Shau­na J. Edwards has a BA in lit­er­a­ture from Har­vard Col­lege and a JD from NYU School of Law. A for­mer cor­po­rate lawyer, she now works in diver­si­ty, equi­ty and inclu­sion. She is a native Louisian­ian, raised in New Orleans, and cur­rent­ly lives in Harlem with her hus­band. The Thread Col­lec­tors is her first nov­el. Find her on Insta­gram, @shaunnajedwards.

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 Ira Rosen: Ticking Clock: Behind the Scenes at 60 Minutes

When producer Ira Rosen walked into the 60 Minutes offices in June 1980, he knew he was about to enter television history. His career catapulted him to the heights of broadcast journalism, breaking some of the most important stories in TV news. But behind the scenes was a war room of clashing producers, anchors, and the most formidable 60 Minutes figure: legendary correspondent Mike Wallace.

Based on decades of access and experience, Rosen takes readers behind closed doors to offer an incisive look at the show that invented TV investigative journalism. With surprising humor, charm, and an eye for colorful detail, he delivers an authoritative account of the unforgettable personalities that battled for prestige, credit, and the desire to scoop everyone else in the game. As one of Wallace’s top producers, Rosen reveals the interview secrets that made his work legendary and the flaring temper that made him infamous. Later, as senior producer of ABC News’ Primetime Live and 20/20, Rosen exposes the competitive environment among famous colleagues, including Diane Sawyer and Barbara Walters, and the power plays among correspondents Chris Wallace, Anderson Cooper, and Chris Cuomo.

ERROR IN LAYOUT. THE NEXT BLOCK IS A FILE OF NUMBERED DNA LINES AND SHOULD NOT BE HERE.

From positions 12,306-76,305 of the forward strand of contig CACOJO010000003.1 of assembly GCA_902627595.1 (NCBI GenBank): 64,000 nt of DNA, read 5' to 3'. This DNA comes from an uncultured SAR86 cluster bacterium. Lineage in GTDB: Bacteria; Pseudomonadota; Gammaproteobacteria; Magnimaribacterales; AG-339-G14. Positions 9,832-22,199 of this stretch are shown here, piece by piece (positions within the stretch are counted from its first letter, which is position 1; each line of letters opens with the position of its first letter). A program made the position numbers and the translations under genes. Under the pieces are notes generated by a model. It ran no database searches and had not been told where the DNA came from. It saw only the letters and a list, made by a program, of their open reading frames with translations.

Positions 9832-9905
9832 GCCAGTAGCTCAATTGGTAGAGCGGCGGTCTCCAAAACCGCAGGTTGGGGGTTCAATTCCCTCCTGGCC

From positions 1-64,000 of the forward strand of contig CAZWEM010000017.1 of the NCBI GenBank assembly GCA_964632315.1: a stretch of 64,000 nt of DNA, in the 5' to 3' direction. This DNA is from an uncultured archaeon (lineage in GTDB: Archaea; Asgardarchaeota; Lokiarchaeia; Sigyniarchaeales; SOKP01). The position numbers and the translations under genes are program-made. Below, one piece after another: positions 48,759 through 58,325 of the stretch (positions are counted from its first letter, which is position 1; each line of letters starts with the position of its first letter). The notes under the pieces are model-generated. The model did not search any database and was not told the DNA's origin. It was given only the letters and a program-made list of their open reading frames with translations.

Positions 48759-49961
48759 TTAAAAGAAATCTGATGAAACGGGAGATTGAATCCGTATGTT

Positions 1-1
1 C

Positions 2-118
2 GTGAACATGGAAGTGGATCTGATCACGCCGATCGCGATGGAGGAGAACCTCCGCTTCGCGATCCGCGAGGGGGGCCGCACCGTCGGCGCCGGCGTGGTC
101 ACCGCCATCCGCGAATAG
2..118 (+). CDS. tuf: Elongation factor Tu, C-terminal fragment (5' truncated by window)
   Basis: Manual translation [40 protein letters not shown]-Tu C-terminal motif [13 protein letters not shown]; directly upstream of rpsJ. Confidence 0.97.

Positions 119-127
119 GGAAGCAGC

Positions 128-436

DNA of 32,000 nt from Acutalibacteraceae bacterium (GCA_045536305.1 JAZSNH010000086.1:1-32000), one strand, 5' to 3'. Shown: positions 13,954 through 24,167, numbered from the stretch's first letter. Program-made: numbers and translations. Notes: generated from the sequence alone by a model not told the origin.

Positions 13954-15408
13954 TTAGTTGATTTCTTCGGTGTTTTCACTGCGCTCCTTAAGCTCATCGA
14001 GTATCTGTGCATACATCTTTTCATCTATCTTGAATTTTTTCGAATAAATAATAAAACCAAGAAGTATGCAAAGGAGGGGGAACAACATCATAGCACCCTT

A master class in how TV news is made, Ticking Clock shows readers how 60 Minutes puts together a story when sources are explosive, unreliable, and even dangerous. From unearthing shocking revelations from inside the Trump White House, to an outrageous proposition from Ghislaine Maxwell, to interviewing gangsters Joe Bonanno and John Gotti Jr., Ira Rosen was behindthe scenes of some of the most sensational stories that 60 Minutes broadcast.

Highly entertaining, dishy, and unforgettable, Ticking Clock is a never-before-told account of the most successful news show in American history.

Join us on Zoom 27 April 2023 at 7:30pm

About the Author: For near­ly twen­ty-five years, Ira Rosen has pro­duced some of the most mem­o­rable, impor­tant, and ground­break­ing sto­ries for 60 Min­utes. A for­mer Nie­man Fel­low at Har­vard Uni­ver­si­ty, Rosen was a senior pro­duc­er of Prime­time Live with Diane Sawyer. Rosen has won 24 Nation­al Emmys, four duPont Awards, two RFK Awards, and two Peabodys for his work. He is the co-author of The Warn­ing: Acci­dent at Three Mile Island.